USC's Hillel will plant daffodils at a Remembrance Event at the Anne Frank Center to remember the Jewish children who lost their lives during the Holocaust.
The daffodils are part of a larger initiative called “The Daffodil Project,” which seeks to plant 1.5 million daffodils across the world for the same purpose. Over 600,000 daffodils have been planted worldwide at over 230 locations. The daffodil itself serves as symbolism within the initiative, according to its website.
“The reason that it's a daffodil is because the bloom of a daffodil like a Jewish star. And that's to indicate the stars the children had to wear that identified them as Jewish,” Mary McElveen, Hillel’s Religion and Education Chair and third-year accelerated undergrad to MD student explained.
McElveen said she wanted to see the planting of the daffodils expand to places around campus in the coming years.
McElveen introduced the project to USC’s Hillel organization last year after remembering the tradition of planting daffodils at her hometown synagogue. Hillel is a student organization dedicated to the Jewish students of the university.
“This was a great opportunity to get Hillel involved in doing work near the Anne Frank House, working for Holocaust remembrance, working against antisemitism,” McElveen said.
The Anne Frank Center of Columbia is the only establishment in North America that has a direct partnership with the original Anne Frank House in Amsterdam. The opportunity Hillel of having an Anne Frank Center on campus is not one the club takes for granted, according to MadelynMiller, Hillel President and third-year sport and entertainment management student.
“It's absolutely a great relationship. We are so thankful to have them here. They've been very supportive of Hillel,” Miller said.
The purpose of the Remembrance Event is to remember the horrors of the Holocaust and to encourage education amongst USC and members of the Columbia community.
With the recent rise in instances of antisemitism in the United States, McElveen also said that education through events like the ones Hillel hosts is important in preventing future prejudiced actions against Jewish people.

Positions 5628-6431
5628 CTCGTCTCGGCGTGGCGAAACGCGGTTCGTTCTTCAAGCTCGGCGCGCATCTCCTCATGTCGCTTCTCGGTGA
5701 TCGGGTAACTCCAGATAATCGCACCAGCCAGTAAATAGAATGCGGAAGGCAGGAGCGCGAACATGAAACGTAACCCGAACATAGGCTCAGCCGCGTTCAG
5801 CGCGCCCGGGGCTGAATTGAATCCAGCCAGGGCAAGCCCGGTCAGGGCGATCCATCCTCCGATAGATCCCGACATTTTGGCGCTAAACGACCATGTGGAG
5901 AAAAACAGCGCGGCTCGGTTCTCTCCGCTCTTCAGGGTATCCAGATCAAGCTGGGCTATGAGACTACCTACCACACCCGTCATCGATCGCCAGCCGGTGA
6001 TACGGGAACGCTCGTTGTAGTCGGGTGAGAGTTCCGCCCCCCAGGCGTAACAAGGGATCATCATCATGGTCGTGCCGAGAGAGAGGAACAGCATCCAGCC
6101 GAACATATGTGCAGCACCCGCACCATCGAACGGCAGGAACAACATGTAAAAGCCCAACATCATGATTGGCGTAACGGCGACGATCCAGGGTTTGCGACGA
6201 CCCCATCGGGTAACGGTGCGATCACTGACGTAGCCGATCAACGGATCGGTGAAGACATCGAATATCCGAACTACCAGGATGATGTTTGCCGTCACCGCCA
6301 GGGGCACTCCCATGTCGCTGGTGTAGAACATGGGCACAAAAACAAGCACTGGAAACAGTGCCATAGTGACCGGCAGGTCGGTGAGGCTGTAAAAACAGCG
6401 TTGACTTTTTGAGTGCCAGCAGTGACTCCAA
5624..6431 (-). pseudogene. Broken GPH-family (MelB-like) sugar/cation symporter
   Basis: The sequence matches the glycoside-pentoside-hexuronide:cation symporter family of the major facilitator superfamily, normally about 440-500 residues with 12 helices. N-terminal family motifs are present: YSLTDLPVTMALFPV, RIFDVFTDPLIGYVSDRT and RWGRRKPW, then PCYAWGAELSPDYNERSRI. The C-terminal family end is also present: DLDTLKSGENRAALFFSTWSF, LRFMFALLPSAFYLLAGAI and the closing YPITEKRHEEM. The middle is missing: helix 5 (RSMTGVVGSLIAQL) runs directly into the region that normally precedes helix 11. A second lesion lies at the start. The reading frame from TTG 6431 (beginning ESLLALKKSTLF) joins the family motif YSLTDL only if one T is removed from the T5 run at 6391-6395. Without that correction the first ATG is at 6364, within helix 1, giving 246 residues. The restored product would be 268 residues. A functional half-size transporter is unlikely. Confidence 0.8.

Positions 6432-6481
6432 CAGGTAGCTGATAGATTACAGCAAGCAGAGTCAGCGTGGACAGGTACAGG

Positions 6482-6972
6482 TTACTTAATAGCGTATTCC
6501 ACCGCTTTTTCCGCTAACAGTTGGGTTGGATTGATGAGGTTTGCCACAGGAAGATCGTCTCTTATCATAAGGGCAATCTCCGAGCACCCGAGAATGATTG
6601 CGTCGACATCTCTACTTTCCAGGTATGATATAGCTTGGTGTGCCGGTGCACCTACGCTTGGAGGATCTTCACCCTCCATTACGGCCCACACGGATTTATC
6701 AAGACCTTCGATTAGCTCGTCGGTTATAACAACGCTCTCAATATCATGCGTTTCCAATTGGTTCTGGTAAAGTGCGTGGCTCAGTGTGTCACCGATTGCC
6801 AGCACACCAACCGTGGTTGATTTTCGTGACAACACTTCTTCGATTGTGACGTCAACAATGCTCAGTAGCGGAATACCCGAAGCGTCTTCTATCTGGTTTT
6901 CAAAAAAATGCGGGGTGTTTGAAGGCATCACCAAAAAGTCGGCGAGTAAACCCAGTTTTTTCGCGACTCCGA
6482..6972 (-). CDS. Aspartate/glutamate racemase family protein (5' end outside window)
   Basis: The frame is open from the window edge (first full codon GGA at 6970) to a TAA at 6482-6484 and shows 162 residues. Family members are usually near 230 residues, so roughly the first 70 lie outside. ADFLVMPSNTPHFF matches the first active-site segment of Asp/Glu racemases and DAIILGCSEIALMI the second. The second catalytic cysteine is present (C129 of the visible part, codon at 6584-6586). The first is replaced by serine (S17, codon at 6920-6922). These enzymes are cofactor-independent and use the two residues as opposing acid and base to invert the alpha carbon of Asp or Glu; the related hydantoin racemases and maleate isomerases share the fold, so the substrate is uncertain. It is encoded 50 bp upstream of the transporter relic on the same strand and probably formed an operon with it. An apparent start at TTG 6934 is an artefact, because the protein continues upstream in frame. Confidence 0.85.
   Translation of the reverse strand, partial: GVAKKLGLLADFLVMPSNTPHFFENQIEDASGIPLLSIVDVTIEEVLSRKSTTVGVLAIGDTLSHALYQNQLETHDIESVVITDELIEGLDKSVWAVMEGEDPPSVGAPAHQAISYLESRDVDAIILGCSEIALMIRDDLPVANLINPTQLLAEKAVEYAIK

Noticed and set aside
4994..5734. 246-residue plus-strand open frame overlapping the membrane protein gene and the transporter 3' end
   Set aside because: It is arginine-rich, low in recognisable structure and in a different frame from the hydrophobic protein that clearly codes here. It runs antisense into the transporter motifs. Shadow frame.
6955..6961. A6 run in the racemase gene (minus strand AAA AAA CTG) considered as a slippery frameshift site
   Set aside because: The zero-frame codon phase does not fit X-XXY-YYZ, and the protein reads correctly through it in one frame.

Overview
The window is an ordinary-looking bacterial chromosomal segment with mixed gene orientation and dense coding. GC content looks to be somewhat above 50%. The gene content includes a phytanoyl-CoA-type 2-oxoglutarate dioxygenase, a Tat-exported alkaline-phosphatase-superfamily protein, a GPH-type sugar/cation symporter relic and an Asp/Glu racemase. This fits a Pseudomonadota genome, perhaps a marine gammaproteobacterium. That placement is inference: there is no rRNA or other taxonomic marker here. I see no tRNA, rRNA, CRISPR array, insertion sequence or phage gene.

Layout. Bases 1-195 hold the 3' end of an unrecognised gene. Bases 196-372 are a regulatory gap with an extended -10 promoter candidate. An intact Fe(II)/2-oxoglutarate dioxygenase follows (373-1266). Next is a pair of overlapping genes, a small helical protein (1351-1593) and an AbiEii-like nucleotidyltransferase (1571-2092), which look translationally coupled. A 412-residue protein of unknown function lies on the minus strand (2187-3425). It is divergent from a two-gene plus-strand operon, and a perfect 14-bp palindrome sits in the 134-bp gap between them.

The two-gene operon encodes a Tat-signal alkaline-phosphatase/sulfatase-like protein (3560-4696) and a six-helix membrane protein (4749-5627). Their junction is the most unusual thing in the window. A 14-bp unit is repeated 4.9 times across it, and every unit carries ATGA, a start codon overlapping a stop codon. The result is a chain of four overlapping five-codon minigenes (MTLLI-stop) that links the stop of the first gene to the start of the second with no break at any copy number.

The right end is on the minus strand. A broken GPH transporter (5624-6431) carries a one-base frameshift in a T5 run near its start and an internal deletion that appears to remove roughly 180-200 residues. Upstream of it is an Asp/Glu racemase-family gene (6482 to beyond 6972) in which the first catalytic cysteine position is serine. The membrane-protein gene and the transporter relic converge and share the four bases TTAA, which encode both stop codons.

“I think now is a more important time than ever to not only educate people on the Holocaust itself and what happened, but the type of patterns of hate that lead to events like that” McElveen said.
Doyle Stevick, Ph.D, the executive director of the Anne Frank Center, said the center welcomes the initiative and hopes the flowers not only serve as a visual appeal, but will also cause students to reflect on life's beauty.
"People who see the daffodils immediately recognize their beauty. And when they stop to reflect, they also recognize the fragility of human life and the importance of stepping up to protect that precious life," Stevick said.
Hillel hopes to continue this tradition for years to come to continue the conversation around ending antisemitism, and to keep the memory of the lives lost during the Holocaust alive.
“(To) have the opportunity to create a Jewish space on campus, and to provide an opportunity where others can learn about this sort of thing and remember the Holocaust, remember the horrible things that happened before and set an intention not to let that sort of thing happen again, I think that can go a really, really long way," McElveen said. "I want as many people who can know about it to know about it."
The event will be on Nov. 4. at 5 p.m. at the Anne Frank Center. Attendees must RSVP here.